It was unclear whether other restaurants using parking spaces in The Village, such as Puesto on Wall Street, had applied for Spaces as Places permits. Representatives of Puesto did not respond to the Lights request.
Regarding the application in the coming months, Santacroce said “it is important to understand that the city has been in constant communication with [TOBO] companies in anticipation and during this transition. They know the rules and their responsibilities well.
According to the city, the code enforcement division will investigate complaints from the public about an outdoor operation. If an inspector finds a violation of the guidelines or other codes, the owner will be responsible for correcting the problem and paying any enforcement penalties.
La Jolla Coasts
In La Jolla Shores, which has closed a block of Avenida de la Playa for outdoor street dining since July 2020, restaurant owners have rushed to adjust their outdoor spaces based on three permits they have been asking for over the past few weeks. .
Since The Shores restoration program involves a street closure, organizers have been involved in frantic communication with city officials, often running into confusion over what permits are needed.
“It’s been a challenge,” La Jolla Shores Association board member Phil Wise said at the July 13 group meeting.
Wise, who has led the restoration program on Avenida de la Playa since its inception, said the city first asked him for a TOBO permit, despite its July 13 expiry date, and a Spaces as permit. Squares.
A TOBO permit requires restaurant owners to make room for two-way vehicular traffic 24 hours a day, Wise said, which would significantly reduce space for restaurants on the street and harm the program objective.
To circumvent TOBO, officials from the city’s special events and filming department encouraged Wise to apply for a third municipal permit to establish an “activation,” which allows a street to be closed for a large-scale art exhibit. scale outside of a commercial enterprise.
Wise worked with local artists to install large sculptures at the eastern end of Avenida de la Playa to meet activation requirements.
The approved special events and filming activation permit is valid through December and will allow the street to be closed to vehicular traffic from 8:15 a.m. to 11 p.m. daily, Wise said.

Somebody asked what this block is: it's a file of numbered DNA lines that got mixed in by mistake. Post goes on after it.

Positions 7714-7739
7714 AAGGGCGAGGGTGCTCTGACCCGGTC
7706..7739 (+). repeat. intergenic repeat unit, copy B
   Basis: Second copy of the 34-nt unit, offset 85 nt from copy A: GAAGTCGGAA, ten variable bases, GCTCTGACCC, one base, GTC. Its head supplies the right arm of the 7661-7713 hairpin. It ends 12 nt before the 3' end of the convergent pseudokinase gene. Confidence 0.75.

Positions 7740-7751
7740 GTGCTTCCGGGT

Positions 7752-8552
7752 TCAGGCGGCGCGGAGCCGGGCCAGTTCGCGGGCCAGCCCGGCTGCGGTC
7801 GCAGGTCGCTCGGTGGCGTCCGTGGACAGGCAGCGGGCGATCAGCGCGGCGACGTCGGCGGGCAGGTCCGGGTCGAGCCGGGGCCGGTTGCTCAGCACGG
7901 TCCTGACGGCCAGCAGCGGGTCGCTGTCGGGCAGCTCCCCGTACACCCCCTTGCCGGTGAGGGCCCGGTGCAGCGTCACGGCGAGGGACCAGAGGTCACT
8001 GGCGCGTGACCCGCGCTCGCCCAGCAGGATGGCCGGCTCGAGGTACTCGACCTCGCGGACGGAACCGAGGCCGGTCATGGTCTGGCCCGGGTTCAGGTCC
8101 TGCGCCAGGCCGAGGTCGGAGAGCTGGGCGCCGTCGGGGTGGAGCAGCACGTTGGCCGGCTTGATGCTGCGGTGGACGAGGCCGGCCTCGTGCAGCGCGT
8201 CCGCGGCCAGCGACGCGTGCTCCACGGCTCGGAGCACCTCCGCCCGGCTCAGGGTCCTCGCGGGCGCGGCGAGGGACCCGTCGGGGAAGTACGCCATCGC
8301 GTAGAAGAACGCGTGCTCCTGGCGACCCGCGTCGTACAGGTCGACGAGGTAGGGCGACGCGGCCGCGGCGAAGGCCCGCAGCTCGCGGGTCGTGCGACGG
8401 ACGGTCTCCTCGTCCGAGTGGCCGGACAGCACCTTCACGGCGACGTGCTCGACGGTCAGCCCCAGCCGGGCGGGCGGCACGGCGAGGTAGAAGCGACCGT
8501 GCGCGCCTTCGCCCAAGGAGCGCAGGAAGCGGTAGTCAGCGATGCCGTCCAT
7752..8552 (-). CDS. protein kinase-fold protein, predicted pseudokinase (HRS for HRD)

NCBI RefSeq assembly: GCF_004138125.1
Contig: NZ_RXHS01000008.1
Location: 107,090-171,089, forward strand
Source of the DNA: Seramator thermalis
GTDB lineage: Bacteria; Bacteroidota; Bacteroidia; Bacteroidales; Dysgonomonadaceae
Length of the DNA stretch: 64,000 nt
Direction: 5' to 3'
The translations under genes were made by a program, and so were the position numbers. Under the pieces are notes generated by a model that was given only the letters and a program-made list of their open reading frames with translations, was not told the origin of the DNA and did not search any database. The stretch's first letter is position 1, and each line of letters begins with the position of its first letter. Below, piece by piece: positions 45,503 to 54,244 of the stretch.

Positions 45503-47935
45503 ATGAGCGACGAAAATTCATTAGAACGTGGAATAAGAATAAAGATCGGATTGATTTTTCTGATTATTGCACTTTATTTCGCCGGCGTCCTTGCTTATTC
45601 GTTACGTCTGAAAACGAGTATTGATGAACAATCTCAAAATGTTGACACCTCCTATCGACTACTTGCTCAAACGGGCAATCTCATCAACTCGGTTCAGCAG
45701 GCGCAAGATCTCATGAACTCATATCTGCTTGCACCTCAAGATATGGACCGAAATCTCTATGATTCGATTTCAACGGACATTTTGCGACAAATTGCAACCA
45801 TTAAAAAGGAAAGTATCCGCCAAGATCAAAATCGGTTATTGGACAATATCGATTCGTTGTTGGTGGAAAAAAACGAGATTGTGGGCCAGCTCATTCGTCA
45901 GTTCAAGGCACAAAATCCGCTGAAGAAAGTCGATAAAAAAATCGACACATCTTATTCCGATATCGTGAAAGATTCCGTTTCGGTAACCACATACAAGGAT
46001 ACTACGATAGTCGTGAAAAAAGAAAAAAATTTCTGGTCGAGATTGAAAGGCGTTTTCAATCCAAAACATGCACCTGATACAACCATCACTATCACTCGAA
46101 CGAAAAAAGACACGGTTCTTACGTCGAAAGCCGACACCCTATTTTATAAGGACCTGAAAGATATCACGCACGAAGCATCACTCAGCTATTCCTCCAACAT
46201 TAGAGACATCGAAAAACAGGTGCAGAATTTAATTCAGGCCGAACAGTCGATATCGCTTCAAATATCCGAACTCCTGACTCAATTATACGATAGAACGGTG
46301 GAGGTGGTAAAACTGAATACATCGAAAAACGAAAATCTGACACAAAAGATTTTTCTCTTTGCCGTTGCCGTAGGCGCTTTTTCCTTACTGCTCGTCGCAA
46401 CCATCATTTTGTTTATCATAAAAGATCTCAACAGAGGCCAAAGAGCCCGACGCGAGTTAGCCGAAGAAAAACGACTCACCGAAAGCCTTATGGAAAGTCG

However, the permit requires a passage to two-way traffic after 11 p.m., so restaurants have been busy reducing their outdoor dining spaces to accommodate overnight vehicles.
Sites on the south side of Avenida de la Playa, which include Osteria Romantica, Sushi Mori, Barbarella and more, “must move their spaces to the sidewalk and they cannot extend more than six feet from the sidewalk in the street,” Wise said.
These restaurants have lost 58% or more of their dining space, he said.
Shore Rider and others on the north side won’t have to make any changes, but Piatti, also on the north side, will have to change a lot of its layout.
Wise said he was baffled by the amount of work it took to apply, saying there was ‘nothing but tremendous support’ for the outdoor dining program at the from community members.
The process has proven to be a “huge expense” for restaurants given that the Coastal Commission has yet to even approve the spaces as places for the Coastal Zone, Wise said, and with the mandatory reduction of l ‘catering space,’ the city is asking these businesses to spend money to earn less money.
“Now all we need is for the Coast Commission to understand that closing the street doesn’t stop people from getting to the boat launch, it doesn’t stop swimmers. to go to Kellogg. [Park]”Wise said.
The Shores Association voted unanimously to support Wise’s efforts in the art of activation and his ongoing work to maintain the restoration program. ◆